A basic terrain generator in Go (Part 1)

Ain't no mountain high enough

I haven't gushed about Go much on this blog1, but I thought of writing a small series of posts on a little piece of code I cooked up while I was supposed to be doing other, more important things2.


So I was sitting there, zoning out and browsing one of my favourite subreddits, when I thought about how terrain can be generated. And I thought if we were to take a flat plane that sliced through the mountains at progressively decreasing heights, you'd first get a few isolated spots (the peaks of the mountains), and on the next iteration you'd always have the areas adjacent to these peaks showing up (because mountain tops don't float in thin air).

Computationally, if the map was a 2D array, we could randomly set a few elements as peaks, and then generate the rest of the mountain around those "peak" elements. Of course, with each iteration you would also have the possibility of running into peaks that weren't high enough to be captured at the earlier iteration, so we should keep randomly sprinkling peaks among the (not already assigned) elements in the map.


The pseudocode for the most basic version would look something like this:

# map initialised to 0s

for elevation <- 5 to 0
    for h <- 0 to height
        for w <- 0 to width
            # if element is already assigned value, skip
            if map[h][w] > 0

            # if array element next to higher elevation
            # or picked as a peak randomly
            if map[h][w] next to elevation + 1 or random()
                map[h][w] <- elevation

Seems simple enough, right?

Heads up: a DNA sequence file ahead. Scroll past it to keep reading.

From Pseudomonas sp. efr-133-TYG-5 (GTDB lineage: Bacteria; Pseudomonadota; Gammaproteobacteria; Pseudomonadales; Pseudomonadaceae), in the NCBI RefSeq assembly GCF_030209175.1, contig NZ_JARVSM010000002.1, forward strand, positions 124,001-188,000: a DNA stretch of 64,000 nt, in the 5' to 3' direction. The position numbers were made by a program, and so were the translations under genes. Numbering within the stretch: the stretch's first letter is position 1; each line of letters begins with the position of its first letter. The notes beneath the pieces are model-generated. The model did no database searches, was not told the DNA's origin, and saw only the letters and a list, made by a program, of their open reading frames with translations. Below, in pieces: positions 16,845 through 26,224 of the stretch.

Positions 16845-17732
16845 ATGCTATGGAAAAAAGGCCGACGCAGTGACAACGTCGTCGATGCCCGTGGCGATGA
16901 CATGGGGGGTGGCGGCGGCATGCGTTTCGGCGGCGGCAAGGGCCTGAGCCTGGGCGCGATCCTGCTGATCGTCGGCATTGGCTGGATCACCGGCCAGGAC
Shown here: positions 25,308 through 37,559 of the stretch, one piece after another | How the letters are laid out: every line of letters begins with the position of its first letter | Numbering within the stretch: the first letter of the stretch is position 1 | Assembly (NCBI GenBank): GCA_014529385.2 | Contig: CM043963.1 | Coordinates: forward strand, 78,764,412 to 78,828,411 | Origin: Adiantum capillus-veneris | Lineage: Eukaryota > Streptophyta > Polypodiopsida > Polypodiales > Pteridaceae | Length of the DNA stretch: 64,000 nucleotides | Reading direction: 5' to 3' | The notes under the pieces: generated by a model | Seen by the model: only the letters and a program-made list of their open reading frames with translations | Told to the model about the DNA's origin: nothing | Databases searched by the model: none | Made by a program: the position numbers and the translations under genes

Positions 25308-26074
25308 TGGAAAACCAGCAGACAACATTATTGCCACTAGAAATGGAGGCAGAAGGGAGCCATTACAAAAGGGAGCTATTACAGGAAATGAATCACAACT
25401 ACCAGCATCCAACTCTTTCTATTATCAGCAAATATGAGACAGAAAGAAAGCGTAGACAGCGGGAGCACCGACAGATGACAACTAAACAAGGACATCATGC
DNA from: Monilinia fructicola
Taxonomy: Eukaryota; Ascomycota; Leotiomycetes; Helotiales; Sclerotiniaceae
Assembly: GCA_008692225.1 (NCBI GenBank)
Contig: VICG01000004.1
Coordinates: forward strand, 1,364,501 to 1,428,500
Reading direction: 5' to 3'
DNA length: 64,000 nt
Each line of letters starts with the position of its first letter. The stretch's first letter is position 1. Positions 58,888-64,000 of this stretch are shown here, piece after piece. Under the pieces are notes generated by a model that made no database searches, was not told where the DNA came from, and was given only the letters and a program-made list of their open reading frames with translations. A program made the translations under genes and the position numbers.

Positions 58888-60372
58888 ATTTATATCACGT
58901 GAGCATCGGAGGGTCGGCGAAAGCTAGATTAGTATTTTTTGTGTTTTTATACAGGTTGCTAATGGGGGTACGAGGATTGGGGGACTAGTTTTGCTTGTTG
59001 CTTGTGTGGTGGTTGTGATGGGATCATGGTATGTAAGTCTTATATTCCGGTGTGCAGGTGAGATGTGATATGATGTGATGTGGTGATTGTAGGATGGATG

Go Implementation

The initialisations, loops and randomly picking an element to be a peak (and printing the result out) seem straightforward enough, so let's get those out of the way first and create our main.go file:

package main

import (

const width, height, elevation = 16, 16, 9

// we set the random chance of a peak occuring to 5%
const peakProbability = 5

var fullMap [height][width]int

func main() {
    // rand needs to be seeded, so we set the current
    // nanosecond timestamp as the seed

    // iterate down from max elevation, assigning vals
    for e := elevation; e > 0; e-- {
        for h := 0; h < height; h++ {
            for w := 0; w < width; w++ {
                // if the element has already been
                // assigned, skip it
                if fullMap[h][w] > 0 {

                // if the random value meets our criteria,
                // it's a peak
                if rand.Intn(100) < peakProbability {
                    fullMap[h][w] = e

    // print out map
    for h := 0; h < height; h++ {

We run the code with go run main.go, and get the following output:

First Iteration

To quote Chernobyl3, it's "Not great, not terrible".

In the next part we'll look at a quick and dirty way to implement a way to look at elements adjacent to our current element (the part of our pseudocode that we didn't implement), and assign values to it—and better visualisation of the terrain map.

The full code for this part can be found on Github.

  1. Mostly because this blog has been inactive for the last 2 years, but more on that in a later post. 

  2. My biggest gripe about my otherwise perfect workplace is that I don't get to write Go for a living. 

  3. Which I haven't watched yet! 🙈 

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